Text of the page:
The 101 on steam turbines: What you need to know about lube systems
Dresser-Rand Canada explains how the lubrication systems work and highlights problems that would require troubleshooting.
Steam turbines extract thermal energy from pressurized steam to do mechanical work on a rotating output shaft. These complex machines – found in a range of industrial markets including oil and gas, paper, steel and energy – have many parts. Correct lubrication ensures they operate efficiently and minimize friction while carrying heat away from thrust and journal bearings, and from gear meshes.
There are three types – ring oil lubrication, saddle pump and force-feed pressurized systems.
Ring oil lubrication carries oil from the sump to the turbine bearings. Typically one oil ring is used per journal bearing, providing lubrication during start-up, normal operation and coasting down. The oil level in the sump is critical to proper operation. Ring oil lube systems may use fin type coolers submerged in the oil sump or a water jacket around the sump. Sump temperature must not exceed 82 degrees C. The use of ring oil lubrication is limited by speed (maximum 5,000 rpm) and temperature.
A saddle pump lube type is a supplementary system in which an oil pump is used to circulate oil through the bearing housings. This type is typically used on small, single-stage turbines where oil temperatures exceed 82 degrees C. The saddle pump is usually mounted on the coupling end bearing cap and is shaft-driven through spur gears. Standpipes or equalizer pipes are used to maintain proper oil levels in bearing housings. When sump cooling is not adequate, an external oil cooler may be installed. The system pressure is typically 3 to 5 psig.
In force-feed pressurized systems, an oil pump sends pressurized oil directly to the turbine bearings. This type is used when operating speed, horsepower or temperature exceed the practical limits of ring oil or saddle pump systems.
Lube oil system components include a pump, tank, cooler, filter and control valves.
Pressurized oil is circulated throughout the lube oil systems that may contain main, auxiliary and emergency oil pumps. The most common types are positive displacement gear and centrifugal oil pumps, driven by the steam turbine, AC or DC electric motors, or shaft-driven. Shaft-driven oil pumps are direct-drive or driven through a gear reducer or increaser. If the main oil pump is shaft-driven, oil rings or an auxiliary oil pump are used during start-up and run-down. Main and auxiliary oil pumps have identical output ratings. Emergency oil pumps are typically driven by DC motors and are used only for lubrication during run-down operation.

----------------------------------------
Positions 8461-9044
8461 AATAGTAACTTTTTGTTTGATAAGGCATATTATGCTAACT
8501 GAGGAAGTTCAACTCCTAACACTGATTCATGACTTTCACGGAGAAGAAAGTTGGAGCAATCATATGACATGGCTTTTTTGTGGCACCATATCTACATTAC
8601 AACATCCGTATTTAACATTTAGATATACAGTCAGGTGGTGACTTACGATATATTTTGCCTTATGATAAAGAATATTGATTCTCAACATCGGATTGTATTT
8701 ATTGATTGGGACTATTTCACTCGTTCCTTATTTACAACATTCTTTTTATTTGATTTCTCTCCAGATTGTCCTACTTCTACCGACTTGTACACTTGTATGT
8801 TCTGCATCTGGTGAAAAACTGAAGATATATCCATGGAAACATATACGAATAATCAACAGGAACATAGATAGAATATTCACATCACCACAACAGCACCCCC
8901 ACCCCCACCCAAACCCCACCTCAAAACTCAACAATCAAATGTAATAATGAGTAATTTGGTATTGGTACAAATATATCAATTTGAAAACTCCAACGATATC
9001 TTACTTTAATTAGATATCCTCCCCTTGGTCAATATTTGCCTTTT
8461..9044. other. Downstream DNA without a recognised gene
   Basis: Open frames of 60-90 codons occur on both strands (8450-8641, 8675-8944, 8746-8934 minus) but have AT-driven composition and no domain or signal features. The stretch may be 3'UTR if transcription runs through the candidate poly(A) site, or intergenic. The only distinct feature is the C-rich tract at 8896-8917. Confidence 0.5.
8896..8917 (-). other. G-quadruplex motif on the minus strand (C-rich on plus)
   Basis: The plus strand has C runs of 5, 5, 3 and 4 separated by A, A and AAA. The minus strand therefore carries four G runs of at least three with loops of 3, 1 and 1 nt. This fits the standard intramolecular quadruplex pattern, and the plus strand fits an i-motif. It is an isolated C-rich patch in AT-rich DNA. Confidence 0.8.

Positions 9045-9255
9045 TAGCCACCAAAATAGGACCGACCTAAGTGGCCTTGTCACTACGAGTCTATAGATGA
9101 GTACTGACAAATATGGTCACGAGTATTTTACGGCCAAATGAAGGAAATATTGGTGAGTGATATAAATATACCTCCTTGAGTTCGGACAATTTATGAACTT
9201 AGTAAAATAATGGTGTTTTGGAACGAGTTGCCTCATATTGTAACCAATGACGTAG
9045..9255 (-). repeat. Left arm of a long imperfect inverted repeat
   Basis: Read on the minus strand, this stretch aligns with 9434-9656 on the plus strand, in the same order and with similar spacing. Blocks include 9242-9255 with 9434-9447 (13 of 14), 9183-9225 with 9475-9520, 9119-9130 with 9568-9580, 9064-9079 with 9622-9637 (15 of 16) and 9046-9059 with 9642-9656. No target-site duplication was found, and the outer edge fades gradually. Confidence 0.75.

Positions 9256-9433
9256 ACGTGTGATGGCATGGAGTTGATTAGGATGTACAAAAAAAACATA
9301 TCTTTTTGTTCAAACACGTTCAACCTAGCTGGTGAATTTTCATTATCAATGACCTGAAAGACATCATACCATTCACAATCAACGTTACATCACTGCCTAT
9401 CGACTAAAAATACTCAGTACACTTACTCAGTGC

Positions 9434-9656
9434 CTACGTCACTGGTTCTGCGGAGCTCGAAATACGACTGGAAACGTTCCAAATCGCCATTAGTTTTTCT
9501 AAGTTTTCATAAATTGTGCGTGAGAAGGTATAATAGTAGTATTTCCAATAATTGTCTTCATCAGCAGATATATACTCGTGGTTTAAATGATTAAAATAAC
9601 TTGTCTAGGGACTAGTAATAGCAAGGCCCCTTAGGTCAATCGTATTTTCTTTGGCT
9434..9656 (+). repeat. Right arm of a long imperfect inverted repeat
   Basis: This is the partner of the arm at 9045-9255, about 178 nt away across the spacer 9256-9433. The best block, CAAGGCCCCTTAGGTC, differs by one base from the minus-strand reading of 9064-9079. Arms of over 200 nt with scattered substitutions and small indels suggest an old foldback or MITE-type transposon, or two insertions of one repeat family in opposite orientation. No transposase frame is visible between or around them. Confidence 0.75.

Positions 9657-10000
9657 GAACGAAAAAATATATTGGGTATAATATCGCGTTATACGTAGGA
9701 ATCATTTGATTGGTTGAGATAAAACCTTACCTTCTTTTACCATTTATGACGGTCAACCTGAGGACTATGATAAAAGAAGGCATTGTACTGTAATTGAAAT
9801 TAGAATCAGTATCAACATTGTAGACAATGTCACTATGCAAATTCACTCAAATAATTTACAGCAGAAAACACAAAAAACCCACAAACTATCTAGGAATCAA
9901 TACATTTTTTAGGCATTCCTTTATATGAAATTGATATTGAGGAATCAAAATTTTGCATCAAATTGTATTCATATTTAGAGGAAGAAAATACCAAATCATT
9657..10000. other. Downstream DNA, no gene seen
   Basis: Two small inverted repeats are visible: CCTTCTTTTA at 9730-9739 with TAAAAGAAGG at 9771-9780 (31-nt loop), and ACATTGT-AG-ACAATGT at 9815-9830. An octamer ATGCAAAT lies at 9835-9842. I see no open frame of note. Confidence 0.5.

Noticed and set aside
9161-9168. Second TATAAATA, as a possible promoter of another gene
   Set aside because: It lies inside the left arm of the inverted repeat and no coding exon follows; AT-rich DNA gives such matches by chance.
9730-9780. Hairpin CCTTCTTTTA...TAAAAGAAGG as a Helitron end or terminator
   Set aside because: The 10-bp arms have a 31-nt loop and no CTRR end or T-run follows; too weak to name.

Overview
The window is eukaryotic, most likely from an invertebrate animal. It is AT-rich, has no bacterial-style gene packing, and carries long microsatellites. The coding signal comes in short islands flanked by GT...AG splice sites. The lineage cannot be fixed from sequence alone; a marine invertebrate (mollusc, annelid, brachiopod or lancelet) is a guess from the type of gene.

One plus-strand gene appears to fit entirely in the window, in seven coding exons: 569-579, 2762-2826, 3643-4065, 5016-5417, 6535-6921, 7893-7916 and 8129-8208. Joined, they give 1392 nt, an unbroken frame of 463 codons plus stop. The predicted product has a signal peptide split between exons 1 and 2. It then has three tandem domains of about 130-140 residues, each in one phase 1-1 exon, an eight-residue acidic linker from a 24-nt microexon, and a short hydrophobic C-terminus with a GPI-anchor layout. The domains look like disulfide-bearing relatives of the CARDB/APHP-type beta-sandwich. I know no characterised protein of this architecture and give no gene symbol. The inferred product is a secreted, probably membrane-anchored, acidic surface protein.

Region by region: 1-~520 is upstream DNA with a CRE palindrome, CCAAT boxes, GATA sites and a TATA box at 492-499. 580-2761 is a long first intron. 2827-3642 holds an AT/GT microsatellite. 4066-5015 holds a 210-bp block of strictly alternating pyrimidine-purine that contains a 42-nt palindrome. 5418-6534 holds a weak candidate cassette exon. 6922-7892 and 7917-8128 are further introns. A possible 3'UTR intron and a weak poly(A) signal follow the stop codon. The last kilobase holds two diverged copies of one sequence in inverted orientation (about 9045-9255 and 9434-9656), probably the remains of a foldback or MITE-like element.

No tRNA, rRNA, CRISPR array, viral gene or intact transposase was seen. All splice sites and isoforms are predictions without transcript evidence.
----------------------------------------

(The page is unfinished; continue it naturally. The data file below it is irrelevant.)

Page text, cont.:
A positive displacement gear type oil pump causes lubrication fluid to move by trapping a fixed amount of it and then forcing that trapped volume into the discharge pipe. Gear pumps use two meshed gears rotating in a closely fitted casing. The fluid is pumped around the outer periphery and trapped in the tooth spaces. The pump output is given as flow rate in gallons, or litres, per minute at a given pressure.
In centrifugal oil pumps the rotation of the pump impeller delivers kinetic energy to the lubrication fluid through centrifugal force. The impeller slings the liquid out of the volute, forcing it to discharge from the pump by converting velocity to pressure.
Lube oil tanks can be located in the equipment base plate, the machine casing or at a separate place. Capacity is based on return time. A vent or vapour extractor eliminates air in the system. Tanks must also have a level indicator, drains, cleanout access, a fill opening, baffles and a degassing tray.
Shell-and-tube oil coolers will remove heat from the lubrication oil. Two fluids of different starting temperatures flow through a heat exchanger. One flows through the tubes and the other flows outside the tubes but inside the shell. Heat is transferred from one fluid to the other through the tube walls.
Oil coolers are designed to maintain lube oils at approximately 48 degrees C. Water is on the tube side and oil is on the shell side. To prevent contamination, the operating pressure on the oil side is higher than the water pressure.
Fouling must be avoided or kept in check. It occurs when a fluid goes through the heat exchanger and impurities precipitate onto the surface of the tubes. This reduces the cross-sectional area and interferes with the heat transfer across the exchanger. Applying an anticipated fouling factor ensures the cooler operates as designed.